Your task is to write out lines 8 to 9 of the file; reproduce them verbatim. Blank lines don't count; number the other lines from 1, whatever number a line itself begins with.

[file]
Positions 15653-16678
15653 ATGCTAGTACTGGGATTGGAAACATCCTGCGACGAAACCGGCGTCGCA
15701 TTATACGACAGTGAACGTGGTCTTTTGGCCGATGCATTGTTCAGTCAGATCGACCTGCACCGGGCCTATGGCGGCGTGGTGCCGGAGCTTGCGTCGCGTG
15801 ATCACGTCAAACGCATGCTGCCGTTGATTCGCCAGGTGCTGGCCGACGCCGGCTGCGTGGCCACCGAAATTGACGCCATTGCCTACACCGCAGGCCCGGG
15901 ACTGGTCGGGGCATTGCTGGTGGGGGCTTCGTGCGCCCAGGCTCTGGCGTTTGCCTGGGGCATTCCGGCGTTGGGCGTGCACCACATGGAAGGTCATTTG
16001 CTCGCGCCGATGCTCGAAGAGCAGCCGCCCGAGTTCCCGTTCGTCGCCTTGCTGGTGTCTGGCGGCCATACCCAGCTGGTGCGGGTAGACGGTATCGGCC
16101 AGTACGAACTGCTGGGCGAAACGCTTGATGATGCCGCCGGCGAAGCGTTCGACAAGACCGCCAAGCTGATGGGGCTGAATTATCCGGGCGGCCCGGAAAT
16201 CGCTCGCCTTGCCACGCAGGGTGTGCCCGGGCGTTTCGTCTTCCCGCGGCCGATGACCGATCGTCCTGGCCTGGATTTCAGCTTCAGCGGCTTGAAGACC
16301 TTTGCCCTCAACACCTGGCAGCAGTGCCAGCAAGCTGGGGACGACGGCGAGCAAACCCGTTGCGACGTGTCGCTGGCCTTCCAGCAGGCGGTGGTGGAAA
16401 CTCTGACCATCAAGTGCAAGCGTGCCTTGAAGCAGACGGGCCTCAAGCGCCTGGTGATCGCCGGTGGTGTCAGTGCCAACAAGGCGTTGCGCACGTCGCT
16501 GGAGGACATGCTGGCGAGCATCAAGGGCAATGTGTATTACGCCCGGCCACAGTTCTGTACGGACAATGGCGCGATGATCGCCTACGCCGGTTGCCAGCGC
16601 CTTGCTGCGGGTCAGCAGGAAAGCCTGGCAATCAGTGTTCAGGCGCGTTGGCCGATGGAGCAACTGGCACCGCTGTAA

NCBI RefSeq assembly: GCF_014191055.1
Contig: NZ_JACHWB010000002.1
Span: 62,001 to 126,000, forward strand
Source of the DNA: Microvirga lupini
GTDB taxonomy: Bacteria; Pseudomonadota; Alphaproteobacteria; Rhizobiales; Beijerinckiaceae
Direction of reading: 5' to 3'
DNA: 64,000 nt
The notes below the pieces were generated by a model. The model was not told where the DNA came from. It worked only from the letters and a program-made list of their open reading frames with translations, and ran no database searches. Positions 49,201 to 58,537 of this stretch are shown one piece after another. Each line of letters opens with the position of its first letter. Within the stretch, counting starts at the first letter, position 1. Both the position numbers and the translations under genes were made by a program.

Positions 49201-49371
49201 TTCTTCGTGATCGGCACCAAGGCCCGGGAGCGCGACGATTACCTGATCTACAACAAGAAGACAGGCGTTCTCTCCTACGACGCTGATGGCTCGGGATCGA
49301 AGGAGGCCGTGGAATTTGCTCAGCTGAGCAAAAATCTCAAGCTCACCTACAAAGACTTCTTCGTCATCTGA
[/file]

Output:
16201 CGCTCGCCTTGCCACGCAGGGTGTGCCCGGGCGTTTCGTCTTCCCGCGGCCGATGACCGATCGTCCTGGCCTGGATTTCAGCTTCAGCGGCTTGAAGACC
16301 TTTGCCCTCAACACCTGGCAGCAGTGCCAGCAAGCTGGGGACGACGGCGAGCAAACCCGTTGCGACGTGTCGCTGGCCTTCCAGCAGGCGGTGGTGGAAA